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For some reason that i'm trying to figure out i'm getting "-bash" printed out of this script:

cat sample | awk -v al=$0 -F"|" '{n = split(al, a, "|")} {print a[1]}'

the 'sample' file contains psv "pipe separated value", like a|b|c|d|e|f|d.
My intention is to use an array.
The result of the above script is an array of length 1 and th only item contained is "-bash", the name of the shell.
$0 by default points to the program that is currently used, but as far as i know, within an awk script, the $0 parameter 'should' point to the entire line being read.

since i would like to understand where the problem exaclty is "i'm new to bash/awk" can you point me out which of the following steps is failing?
1-"concatenate" the sample file and pass it as input for the awk script
2-define a variable named 'al' with as value each line contained in 'sample'
3-define a pipe "|" as field separator
4-define an action, split the value of 'al' into an array named 'a' using a pipe as splitter
5-define another action, which in this case is simply printing the first item in the array

Any advice? thank you!

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2  
Please, don't use cat, it is unnecessary - awk takes a filename as a parameter. –  cdarke Sep 30 '12 at 20:18

3 Answers 3

The $0 is expanded by the shell before it runs awk, and $0 is the name of the current program, which is bash, the - at the start is because bash was run by login(1) (see the description of the exec builtin in man bash)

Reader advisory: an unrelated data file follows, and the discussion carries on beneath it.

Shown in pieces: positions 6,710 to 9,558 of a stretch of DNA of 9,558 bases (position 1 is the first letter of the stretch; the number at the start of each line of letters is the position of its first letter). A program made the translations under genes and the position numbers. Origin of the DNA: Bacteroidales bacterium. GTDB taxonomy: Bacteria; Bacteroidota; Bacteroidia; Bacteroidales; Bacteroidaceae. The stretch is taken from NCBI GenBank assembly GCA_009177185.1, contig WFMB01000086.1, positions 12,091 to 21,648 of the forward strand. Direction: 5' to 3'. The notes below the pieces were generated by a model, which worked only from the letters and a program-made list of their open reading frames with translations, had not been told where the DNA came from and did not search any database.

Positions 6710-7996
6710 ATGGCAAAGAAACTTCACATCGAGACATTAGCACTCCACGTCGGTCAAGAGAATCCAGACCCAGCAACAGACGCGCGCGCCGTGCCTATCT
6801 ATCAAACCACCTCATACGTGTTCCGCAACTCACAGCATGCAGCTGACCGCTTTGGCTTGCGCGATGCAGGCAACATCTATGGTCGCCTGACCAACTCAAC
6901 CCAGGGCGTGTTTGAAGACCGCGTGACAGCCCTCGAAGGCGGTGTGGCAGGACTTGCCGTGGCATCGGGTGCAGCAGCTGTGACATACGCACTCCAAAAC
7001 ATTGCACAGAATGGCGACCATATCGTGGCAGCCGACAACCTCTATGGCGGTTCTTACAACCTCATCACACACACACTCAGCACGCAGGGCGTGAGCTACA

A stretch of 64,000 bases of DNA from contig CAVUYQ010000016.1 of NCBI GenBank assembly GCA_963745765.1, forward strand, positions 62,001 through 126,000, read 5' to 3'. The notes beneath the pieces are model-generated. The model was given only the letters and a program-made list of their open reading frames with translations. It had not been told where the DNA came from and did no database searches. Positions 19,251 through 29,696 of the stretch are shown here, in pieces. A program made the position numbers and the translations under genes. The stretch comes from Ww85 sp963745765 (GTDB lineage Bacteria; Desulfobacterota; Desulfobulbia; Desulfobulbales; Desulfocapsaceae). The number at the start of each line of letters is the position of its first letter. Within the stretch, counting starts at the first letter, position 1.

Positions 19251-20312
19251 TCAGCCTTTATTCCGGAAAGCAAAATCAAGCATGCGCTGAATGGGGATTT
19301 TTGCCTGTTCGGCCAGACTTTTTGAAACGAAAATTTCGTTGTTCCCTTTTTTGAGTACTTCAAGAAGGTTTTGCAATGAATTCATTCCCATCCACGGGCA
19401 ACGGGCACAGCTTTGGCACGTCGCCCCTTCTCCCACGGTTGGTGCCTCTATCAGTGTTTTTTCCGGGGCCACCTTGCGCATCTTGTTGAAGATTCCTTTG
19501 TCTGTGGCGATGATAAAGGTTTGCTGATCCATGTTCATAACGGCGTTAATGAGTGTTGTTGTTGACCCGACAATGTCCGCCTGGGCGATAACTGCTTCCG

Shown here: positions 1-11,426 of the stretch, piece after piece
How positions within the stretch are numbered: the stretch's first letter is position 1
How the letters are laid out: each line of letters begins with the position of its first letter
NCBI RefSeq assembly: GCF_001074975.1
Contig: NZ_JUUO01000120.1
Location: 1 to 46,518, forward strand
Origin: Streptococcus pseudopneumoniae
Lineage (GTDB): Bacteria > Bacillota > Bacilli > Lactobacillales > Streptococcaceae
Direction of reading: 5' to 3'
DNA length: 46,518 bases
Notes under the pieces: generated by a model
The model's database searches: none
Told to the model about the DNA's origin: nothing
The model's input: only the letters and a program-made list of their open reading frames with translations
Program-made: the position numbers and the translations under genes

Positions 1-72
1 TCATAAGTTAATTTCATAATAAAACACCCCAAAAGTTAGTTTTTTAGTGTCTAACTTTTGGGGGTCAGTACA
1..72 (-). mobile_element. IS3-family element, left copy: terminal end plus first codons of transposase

You need to quote the $0 so the shell doesn't expand it, and awk sees it:

awk -v 'al=$0' -F"|" '{n = split(al, a, "|")} {print a[1]}' sample

But variable assignments are processed before reading any data, so that sets the variable al to the string "$0" at the start of the program, it does not set al to the contents of each input record.

If you want the record, just say so instead of using a variable:

awk -F"|" '{n = split($0, a, "|")} {print a[1]}' sample
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Hi Jonathan, the second version you have wrote works perfectly thank you, but the first one, the one that is assigning a variable 'al=$0' still has some issue, the assignment 'al=$0' gives the variable 'al' the value of '$0' (literally). the array will have size 1 and'$0' in a[1], –  JBoy Oct 1 '12 at 8:01
    
Yes, that's what I told you in my answer, did you read it? "so that sets the variable al to the string "$0" at the start of the program" –  Jonathan Wakely Oct 1 '12 at 8:42

By -v a1=$0, you are setting a1 to the name of the current programme, which is bash. See Arguments in man bash.

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huh?? i thought it would read the data provided by cat sample | –  JBoy Sep 30 '12 at 19:30
    
$0 by default points to the program that is currently used, but as far as i know, within an awk script, the $0 parameter 'should' point to the entire line being read. –  JBoy Sep 30 '12 at 19:38
1  
I am not sure about awk, but $0 appears outside of the awk script, so it gets interpreted by the shell. –  choroba Sep 30 '12 at 20:02

Err...

awk -F'|' '{ print $1 }' sample
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i actually need an array, –  JBoy Sep 30 '12 at 19:28
    
But that's not what your code says. –  Ignacio Vazquez-Abrams Sep 30 '12 at 19:29
    
is using the split function, which gives an array, the fact that the array its used within a simple print action is purely for testing purposes, i have added this in the first question. –  JBoy Sep 30 '12 at 19:31

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